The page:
Take the 1st Step to Financial Freedom—Tell the Truth About Money

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Step 1 to Financial Freedom: Tell the Truth About Money.

If you want to walk the path to financial freedom, you need to take control of your personal finances.  How do you begin to do that? The first step is to tell the truth about money. What is money anyway? We know it doesn’t buy happiness or love or health (read related article on Money and Happiness here). It isn’t scarce even though most people seem to think it is. It isn’t a measure of how brilliant or talented you are. Money is simply a tool, and the way you handle it reveals a lot about you. Like any tool, it can be used for good or evil. The subject of money is an emotionally charged one for most people. It is still a taboo topic for many and often people feel uncomfortable talking about their finances or their financial situation.

First, take a few minutes to consider your money beliefs. Our beliefs are the source of our actions, and our actions determine what we get out of life. If you aren’t happy with your financial situation, the first place to look is your beliefs. Fill in the blanks:

I believe money is…
My greatest problem with money right now is…
One of the ways I manage my money well is…
Financial success means…
If I could change one thing about my relationship to money, it would be…
If I had all the money I could ever want, I would be…
The biggest change I would like to make in regards to managing my money would be…
My parents taught me that money is…


Limited beliefs create limited finances.

If you believe you have to work hard to make money, you probably won’t have an easy time getting rich.

One of my coaching clients, Miranda, believed that money was evil. She would never have said so directly, but she associated having lots of money with all that she didn’t like about the country–greedy, corrupt, fat-cat bureaucrats, and right-wing politicians. I wasn’t surprised to find that she not only had no savings but also had racked up quite a bit of debt and frequently bounced checks. Thinking that money was inherently evil, she naturally avoided having anything to do with it. Even though loads of money had come her way, she quickly spent it or frittered it away.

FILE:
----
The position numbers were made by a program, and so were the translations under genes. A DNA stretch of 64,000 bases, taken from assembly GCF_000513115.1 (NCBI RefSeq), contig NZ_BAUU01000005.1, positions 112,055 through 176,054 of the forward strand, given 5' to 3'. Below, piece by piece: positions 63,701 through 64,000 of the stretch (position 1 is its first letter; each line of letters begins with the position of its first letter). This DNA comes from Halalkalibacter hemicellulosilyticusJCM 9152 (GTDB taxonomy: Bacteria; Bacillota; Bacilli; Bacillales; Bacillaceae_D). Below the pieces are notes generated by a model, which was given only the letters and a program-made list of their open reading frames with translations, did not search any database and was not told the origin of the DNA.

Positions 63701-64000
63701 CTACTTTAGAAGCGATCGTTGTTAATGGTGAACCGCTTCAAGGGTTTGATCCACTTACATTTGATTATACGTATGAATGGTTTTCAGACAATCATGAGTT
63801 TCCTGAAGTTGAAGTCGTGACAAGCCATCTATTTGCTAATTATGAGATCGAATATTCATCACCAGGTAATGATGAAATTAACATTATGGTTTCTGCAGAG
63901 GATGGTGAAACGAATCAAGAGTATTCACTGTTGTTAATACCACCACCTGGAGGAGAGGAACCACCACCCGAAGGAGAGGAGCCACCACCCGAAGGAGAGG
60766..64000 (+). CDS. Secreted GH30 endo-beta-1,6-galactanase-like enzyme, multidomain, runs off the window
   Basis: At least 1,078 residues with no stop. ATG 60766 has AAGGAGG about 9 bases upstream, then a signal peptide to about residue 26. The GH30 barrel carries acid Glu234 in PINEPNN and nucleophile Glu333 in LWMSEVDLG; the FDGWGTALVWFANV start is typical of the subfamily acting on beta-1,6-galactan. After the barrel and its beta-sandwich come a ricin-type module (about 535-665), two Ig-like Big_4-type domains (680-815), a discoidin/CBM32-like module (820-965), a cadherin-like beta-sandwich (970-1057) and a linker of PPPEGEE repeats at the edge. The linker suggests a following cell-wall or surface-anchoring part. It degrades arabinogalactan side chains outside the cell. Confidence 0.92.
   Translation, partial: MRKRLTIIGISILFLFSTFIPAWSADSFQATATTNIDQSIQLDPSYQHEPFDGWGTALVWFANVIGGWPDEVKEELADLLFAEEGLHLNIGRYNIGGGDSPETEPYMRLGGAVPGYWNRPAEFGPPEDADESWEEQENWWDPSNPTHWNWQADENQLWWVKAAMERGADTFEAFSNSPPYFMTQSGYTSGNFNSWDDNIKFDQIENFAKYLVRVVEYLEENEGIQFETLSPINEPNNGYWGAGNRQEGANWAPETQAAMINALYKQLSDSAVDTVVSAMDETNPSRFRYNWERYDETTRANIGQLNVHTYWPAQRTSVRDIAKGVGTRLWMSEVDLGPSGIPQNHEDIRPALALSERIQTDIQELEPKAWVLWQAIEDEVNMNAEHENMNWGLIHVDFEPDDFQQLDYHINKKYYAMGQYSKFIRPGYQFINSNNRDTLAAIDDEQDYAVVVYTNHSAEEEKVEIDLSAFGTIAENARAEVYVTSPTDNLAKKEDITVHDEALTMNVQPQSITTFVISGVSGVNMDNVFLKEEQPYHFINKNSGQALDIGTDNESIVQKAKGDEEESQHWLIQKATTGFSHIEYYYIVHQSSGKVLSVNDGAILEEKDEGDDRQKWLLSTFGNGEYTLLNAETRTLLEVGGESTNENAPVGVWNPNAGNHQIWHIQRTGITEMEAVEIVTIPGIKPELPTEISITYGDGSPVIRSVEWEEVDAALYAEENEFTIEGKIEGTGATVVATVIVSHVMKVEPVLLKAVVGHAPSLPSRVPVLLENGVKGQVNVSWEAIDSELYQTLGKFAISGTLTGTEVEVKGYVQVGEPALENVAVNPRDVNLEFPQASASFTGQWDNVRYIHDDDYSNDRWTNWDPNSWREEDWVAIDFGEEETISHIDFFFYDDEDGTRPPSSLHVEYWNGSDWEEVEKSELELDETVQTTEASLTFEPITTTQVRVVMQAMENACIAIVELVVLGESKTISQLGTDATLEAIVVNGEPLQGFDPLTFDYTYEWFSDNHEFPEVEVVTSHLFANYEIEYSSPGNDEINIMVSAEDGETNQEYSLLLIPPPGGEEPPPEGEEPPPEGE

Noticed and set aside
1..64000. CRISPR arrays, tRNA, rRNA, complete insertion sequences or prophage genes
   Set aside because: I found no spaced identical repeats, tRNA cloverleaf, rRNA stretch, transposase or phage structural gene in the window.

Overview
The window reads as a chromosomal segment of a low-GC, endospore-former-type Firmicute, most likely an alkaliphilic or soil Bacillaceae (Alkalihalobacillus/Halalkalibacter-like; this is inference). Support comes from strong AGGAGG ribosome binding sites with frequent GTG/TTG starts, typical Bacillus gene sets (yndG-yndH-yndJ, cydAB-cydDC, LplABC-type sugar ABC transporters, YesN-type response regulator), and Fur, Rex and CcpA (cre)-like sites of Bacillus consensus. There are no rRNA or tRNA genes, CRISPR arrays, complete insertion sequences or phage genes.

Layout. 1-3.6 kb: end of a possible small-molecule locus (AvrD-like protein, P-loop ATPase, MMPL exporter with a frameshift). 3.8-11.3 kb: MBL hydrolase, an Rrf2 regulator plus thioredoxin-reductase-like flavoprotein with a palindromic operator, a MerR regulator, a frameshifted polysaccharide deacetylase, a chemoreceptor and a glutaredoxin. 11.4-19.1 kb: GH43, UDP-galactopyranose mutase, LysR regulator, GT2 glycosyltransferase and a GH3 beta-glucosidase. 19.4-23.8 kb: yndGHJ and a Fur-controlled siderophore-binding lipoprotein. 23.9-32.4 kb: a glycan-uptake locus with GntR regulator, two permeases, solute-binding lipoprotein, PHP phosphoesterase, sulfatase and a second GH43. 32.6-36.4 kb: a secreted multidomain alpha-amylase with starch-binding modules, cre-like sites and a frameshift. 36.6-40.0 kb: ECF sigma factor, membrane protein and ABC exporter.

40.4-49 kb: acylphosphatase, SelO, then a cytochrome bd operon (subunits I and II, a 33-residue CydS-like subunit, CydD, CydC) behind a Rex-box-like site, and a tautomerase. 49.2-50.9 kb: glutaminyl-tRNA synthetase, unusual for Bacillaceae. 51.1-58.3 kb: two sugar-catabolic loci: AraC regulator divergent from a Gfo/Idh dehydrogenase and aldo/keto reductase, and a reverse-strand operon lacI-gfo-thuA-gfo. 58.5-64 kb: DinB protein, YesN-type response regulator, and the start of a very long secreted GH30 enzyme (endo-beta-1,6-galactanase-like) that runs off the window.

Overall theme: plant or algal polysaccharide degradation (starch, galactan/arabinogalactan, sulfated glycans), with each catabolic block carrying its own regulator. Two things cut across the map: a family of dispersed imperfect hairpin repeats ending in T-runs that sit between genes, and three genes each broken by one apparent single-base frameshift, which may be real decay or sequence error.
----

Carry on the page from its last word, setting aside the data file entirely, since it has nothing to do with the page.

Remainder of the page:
Once Miranda uncovered her hidden beliefs about money, she decided to change them. She decided that money was simply a tool, and she could use it to do good things in the world. As a result, she began to change her behavior. And she started paying off her debts, opened a savings account, and even learned to balance her checkbook. She was on the road to financial independence.

Common expressions such as “filthy rich,” “Money is the root of all evil,” “It takes money to make money,” “Money can’t buy you love,” or “Money can’t make you happy,” “Money isn’t everything,” “The best things in life are free,” reflect the negative or limiting beliefs many have about money.

Write down all the beliefs you have about money, and then write down the new, empowering beliefs you would like to replace them with.

New beliefs such as, “I enjoy my money, I am grateful for the money I have, I have enough money to be generous and do great things.” Shifting your beliefs from limiting to expansive is the first step toward financial freedom. But take heed, positive affirmations alone do not automatically create wealth. Read the related article, Break the Cycle of Negative ThinkingWhy Positive Affirmations Don’t Work and What to do About it here.

If you really feel stuck in a bunch of limiting beliefs you just can’t seem to shake, you may want to work with one of our accredited Life Coaches to shift them. It is painless and the benefits are immense.



Read the full tip in Coach Yourself to Success: 101 Tips to Accomplish Your Personal and Professional Goals by Talane Miedaner published by McGraw-Hill Copyright © 2014



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